Andrew Conner, BS; Deborah Azrael, PhD; Matthew Miller, MD, MPH, ScD
Financial Support: By the Joyce Foundation.
Disclosures: Authors have disclosed no conflicts of interest. Forms can be viewed at www.acponline.org/authors/icmje/ConflictOfInterestForms.do?msNum=M19-1324.
Editors' Disclosures: Christine Laine, MD, MPH, Editor in Chief, reports that her spouse has stock options/holdings with Targeted Diagnostics and Therapeutics. Darren B. Taichman, MD, PhD, Executive Editor, reports that he has no financial relationships or interests to disclose. Cynthia D. Mulrow, MD, MSc, Senior Deputy Editor, reports that she has no relationships or interests to disclose. Jaya K. Rao, MD, MHS, Deputy Editor, reports that she has stock holdings/options in Eli Lilly and Pfizer. Catharine B. Stack, PhD, MS, Deputy Editor, Statistics, reports that she has stock holdings in Pfizer, Johnson & Johnson, and Colgate-Palmolive. Christina C. Wee, MD, MPH, Deputy Editor, reports employment with Beth Israel Deaconess Medical Center. Sankey V. Williams, MD, Deputy Editor, reports that he has no financial relationships or interests to disclose. Yu-Xiao Yang, MD, MSCE, Deputy Editor, reports that he has no financial relationships or interest to disclose.
Reproducible Research Statement:Study protocol and data set: Not available. Statistical code: Available from Mr. Conner (e-mail, email@example.com).
Corresponding Author: Matthew Miller, MD, MPH, ScD, Professor of Health Sciences and Epidemiology, Northeastern University, Bouvé College of Health Sciences, Department of Health Sciences, Room 316 Robinson Hall, 360 Huntington Avenue, Boston, MA 02115; e-mail, firstname.lastname@example.org.
Current Author Addresses: Mr. Conner: Frank H. Netter MD School of Medicine, Quinnipiac University, 370 Bassett Road, North Haven, CT 06473.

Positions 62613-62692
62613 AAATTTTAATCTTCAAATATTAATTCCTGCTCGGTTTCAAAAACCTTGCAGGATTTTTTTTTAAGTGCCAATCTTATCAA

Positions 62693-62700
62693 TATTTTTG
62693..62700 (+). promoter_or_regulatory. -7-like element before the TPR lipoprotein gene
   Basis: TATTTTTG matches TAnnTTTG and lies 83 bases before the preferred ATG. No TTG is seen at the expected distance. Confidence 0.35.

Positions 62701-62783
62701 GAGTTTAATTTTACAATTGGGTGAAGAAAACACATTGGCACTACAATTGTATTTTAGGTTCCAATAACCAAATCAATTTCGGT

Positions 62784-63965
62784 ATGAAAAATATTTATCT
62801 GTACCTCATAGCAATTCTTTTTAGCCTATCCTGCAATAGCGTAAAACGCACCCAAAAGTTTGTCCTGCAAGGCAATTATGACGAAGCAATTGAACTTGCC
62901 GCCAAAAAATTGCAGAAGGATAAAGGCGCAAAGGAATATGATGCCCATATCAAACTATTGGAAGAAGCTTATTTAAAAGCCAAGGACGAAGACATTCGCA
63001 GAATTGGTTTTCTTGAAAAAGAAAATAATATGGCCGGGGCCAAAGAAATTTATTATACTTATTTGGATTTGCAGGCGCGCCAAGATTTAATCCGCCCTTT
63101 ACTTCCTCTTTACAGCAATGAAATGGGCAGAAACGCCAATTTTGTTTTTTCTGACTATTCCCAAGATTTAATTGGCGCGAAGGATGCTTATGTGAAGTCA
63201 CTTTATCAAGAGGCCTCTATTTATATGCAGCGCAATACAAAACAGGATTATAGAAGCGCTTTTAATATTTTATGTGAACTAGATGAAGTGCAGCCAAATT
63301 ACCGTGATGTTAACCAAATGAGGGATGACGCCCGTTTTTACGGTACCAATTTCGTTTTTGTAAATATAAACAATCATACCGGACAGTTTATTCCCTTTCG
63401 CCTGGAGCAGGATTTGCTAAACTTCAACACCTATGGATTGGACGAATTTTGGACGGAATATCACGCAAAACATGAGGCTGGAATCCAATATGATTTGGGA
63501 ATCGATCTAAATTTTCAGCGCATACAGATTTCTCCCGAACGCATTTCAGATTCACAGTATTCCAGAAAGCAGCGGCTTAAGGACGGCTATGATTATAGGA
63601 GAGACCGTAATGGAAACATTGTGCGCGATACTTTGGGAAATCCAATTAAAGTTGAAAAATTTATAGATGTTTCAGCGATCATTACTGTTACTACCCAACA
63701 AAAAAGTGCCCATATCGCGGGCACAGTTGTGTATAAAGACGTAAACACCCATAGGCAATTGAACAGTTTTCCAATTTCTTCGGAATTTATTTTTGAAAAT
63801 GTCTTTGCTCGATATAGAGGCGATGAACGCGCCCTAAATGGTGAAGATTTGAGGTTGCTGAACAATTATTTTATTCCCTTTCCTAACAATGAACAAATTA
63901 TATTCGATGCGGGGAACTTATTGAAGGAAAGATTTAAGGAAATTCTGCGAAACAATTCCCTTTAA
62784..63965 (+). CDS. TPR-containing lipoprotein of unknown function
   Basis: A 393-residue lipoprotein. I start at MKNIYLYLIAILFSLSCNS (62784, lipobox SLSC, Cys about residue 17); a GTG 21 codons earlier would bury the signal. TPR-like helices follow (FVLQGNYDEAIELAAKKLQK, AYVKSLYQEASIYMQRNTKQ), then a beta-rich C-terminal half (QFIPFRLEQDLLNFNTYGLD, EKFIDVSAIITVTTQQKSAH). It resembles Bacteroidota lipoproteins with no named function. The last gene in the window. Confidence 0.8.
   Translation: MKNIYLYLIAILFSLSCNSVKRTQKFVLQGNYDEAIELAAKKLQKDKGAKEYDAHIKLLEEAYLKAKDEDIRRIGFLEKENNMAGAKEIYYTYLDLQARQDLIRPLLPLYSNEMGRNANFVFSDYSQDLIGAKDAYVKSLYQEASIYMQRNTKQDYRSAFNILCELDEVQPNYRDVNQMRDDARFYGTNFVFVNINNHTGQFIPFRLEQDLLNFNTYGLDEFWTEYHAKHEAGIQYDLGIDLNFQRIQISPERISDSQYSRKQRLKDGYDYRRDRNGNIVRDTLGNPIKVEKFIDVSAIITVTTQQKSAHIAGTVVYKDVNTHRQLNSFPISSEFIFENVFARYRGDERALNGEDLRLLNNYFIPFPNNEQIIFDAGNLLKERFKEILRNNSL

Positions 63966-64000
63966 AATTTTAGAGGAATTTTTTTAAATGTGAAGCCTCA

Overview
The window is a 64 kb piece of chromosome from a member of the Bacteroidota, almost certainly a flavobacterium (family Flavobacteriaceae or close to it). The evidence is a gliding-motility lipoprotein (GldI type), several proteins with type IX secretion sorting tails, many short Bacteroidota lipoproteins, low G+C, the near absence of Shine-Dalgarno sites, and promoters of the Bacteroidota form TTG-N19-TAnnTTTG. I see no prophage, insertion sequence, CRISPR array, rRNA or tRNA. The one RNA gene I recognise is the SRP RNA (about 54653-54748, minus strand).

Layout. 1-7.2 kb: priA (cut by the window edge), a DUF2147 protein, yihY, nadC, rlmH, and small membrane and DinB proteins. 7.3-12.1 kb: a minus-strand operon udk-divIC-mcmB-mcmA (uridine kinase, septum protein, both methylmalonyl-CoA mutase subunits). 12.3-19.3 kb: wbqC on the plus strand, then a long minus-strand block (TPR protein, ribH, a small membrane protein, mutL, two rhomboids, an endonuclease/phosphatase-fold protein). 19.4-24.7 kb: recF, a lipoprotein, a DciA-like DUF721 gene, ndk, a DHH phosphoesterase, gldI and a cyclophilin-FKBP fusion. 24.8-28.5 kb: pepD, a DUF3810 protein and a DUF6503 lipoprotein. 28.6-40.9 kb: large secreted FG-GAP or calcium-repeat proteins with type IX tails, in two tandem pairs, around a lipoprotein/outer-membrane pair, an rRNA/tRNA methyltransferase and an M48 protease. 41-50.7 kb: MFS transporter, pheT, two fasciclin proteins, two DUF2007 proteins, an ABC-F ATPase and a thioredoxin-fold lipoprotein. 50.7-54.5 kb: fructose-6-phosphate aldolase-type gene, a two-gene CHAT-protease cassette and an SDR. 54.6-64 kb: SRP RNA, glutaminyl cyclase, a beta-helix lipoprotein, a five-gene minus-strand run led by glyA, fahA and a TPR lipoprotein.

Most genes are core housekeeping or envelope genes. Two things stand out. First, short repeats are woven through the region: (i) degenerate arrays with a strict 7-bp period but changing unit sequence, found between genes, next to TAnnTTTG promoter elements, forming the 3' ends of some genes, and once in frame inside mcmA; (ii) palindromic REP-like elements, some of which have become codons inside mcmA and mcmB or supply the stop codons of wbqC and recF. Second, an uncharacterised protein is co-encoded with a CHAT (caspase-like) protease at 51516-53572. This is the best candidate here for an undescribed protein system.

Dr. Azrael: Harvard Injury Control Research Center, Harvard T.H. Chan School of Public Health, Harvard University, 677 Huntington Avenue, Boston, MA 02115.
Dr. Miller: Department of Health Sciences, Bouvé College of Health Sciences, Northeastern University, 360 Huntington Avenue, Boston, MA 02115.
Author Contributions: Conception and design: A. Conner, D. Azrael, M. Miller.
Analysis and interpretation of the data: A. Conner, D. Azrael, M. Miller.
Drafting of the article: A. Conner, D. Azrael, M. Miller.
Critical revision of the article for important intellectual content: A. Conner, D. Azrael, M. Miller.
Final approval of the article: A. Conner, D. Azrael, M. Miller.
Provision of study materials or patients: A. Conner.
Statistical expertise: D. Azrael.
Obtaining of funding: M. Miller.
Administrative, technical, or logistic support: M. Miller.
Collection and assembly of data: A. Conner.
The suicide case-fatality rate (CFR)—the proportion of suicidal acts that are fatal—depends on the distribution of methods used in suicidal acts and the probability of death given a particular method (method-specific CFR).
To estimate overall and method-specific suicide CFRs and the distribution of methods used in suicidal acts by demographic characteristics.
United States, 2007 to 2014.
Suicide deaths (n = 309 377 records from the National Vital Statistics System) and nonfatal suicide attempts requiring treatment in an emergency department (ED) (n = 1 791 638 records from the Nationwide Emergency Department Sample) or hospitalization (n = 1 556 871 records from the National [Nationwide] Inpatient Sample) among persons aged 5 years or older.
Rates of suicide deaths and nonfatal suicide attempts, overall and method-specific CFRs, and distribution of methods used, by sex, age group, region, and urbanization.
Overall, 8.5% of suicidal acts were fatal (14.7% for males vs. 3.3% for females; 3.4% for persons aged 15 to 24 years vs. 35.4% for those aged ≥65 years). Drug poisoning accounted for 59.4% of acts but only 13.5% of deaths; firearms and hanging accounted for only 8.8% of acts but 75.3% of deaths. Firearms were the most lethal method (89.6% of suicidal acts with a firearm resulted in death), followed by drowning (56.4%) and hanging (52.7%). Method-specific CFRs were higher for males and older persons. The distribution of methods varied across demographic groups.
Results are based on suicidal acts resulting in an ED visit, a hospitalization, or death. Consequently, the reported CFRs are larger than they would have been had the data included nonfatal attempts that did not result in an ED visit.
Variation in overall suicide CFR between sexes and across age groups, regions, and urbanization is largely explained by the distribution of methods used in suicidal acts.
Conner A, Azrael D, Miller M. Suicide Case-Fatality Rates in the United States, 2007 to 2014: A Nationwide Population-Based Study. Ann Intern Med. 2019;171:885–895. [Epub ahead of print 3 December 2019]. doi: https://doi.org/10.7326/M19-1324
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Published: Ann Intern Med. 2019;171(12):885-895.
Published at www.annals.org on 3 December 2019
Emergency Medicine, Hospital Medicine.
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